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Coastal communities in the Pacific are often characterized by a history of disturbance, yet there is evidence that the use of knowledge, practice, belief systems, evolved over millennia, have allowed Pacific Island communities to become resilient in overcoming natural disasters.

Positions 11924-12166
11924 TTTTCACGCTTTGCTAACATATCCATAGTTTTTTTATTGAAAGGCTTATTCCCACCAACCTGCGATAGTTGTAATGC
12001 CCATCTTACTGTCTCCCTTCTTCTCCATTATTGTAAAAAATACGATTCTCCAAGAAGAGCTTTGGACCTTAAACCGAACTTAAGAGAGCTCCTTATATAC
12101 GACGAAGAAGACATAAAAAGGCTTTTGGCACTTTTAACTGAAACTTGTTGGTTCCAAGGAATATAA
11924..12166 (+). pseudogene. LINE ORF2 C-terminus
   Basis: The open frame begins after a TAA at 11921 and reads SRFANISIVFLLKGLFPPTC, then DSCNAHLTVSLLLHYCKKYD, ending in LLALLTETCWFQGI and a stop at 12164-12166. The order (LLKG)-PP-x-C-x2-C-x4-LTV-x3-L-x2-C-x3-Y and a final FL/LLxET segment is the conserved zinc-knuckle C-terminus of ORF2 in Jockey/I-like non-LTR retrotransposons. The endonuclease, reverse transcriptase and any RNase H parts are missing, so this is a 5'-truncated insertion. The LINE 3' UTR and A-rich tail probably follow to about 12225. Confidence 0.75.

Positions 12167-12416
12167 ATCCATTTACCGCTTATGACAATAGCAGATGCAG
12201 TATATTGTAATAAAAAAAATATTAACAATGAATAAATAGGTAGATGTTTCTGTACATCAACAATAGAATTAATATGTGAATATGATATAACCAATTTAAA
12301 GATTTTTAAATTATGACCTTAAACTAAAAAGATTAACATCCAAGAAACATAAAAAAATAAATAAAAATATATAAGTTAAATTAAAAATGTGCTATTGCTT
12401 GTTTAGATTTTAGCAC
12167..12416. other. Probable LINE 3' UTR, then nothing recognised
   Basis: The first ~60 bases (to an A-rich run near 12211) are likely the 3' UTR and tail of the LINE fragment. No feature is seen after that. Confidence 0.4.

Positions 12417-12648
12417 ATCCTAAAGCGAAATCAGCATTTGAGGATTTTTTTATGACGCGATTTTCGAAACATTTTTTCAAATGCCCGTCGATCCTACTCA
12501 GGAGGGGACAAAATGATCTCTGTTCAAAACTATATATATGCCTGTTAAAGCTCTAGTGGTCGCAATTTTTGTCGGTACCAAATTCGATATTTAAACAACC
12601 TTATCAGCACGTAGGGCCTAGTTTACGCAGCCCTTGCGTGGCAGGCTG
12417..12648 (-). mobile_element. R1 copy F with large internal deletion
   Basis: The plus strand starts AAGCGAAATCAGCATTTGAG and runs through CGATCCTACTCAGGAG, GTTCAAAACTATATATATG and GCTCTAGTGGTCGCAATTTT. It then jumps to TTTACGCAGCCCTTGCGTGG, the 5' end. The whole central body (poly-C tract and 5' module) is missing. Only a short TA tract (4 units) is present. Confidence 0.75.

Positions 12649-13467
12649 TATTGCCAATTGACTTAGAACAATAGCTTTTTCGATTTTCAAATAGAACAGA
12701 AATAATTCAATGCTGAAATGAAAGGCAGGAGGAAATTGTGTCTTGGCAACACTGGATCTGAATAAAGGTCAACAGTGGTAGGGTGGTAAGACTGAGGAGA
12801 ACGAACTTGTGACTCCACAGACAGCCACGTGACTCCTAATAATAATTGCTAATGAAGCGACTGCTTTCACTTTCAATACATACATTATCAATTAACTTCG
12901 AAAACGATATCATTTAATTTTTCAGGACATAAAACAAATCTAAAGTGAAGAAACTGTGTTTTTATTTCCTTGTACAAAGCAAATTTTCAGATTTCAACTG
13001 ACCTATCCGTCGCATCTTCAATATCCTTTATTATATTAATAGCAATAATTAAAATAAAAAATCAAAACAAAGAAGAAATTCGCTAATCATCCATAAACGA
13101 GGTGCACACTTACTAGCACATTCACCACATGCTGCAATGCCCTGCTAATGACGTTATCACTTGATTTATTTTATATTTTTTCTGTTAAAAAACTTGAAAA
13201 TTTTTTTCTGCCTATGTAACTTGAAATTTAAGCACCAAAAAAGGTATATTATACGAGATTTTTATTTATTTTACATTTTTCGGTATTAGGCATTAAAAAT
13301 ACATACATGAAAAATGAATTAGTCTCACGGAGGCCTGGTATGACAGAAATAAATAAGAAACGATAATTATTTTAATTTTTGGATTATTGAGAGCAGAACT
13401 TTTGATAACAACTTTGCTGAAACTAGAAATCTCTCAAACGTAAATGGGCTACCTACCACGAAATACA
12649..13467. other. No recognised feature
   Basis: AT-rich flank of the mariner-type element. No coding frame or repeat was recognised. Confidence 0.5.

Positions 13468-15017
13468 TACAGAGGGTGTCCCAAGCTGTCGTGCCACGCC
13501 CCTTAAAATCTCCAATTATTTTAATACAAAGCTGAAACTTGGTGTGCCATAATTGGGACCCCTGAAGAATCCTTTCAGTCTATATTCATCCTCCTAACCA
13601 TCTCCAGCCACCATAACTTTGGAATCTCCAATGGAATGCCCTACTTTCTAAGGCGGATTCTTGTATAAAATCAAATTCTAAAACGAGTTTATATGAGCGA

My research aims to understand how social-ecological resilience varies in coastal communities in Fiji across gradients of environmental, social, and economic conditions by addressing the following overarching questions: 1) What are drivers that link human communities to the coral reefs on which they depend, how are drivers linked, and how are drivers affected by external factors, including markets?, 2) What is the role of traditional ecological knowledge in enhancing resilience and adaptive capacity, 3) How do fishing practices (e.g., gear types and target species) vary across a gradient of market integration and what are the implications for coral reef ecological resilience?, and 4) How do intra-village sharing networks of fish and other natural resources vary across a gradient of market integration. To address these questions, I work in coastal villages across Fiji, using a mixed method approach. A range of qualitative and quantitative methods are being used for analysis, including structural equation models and social network analysis.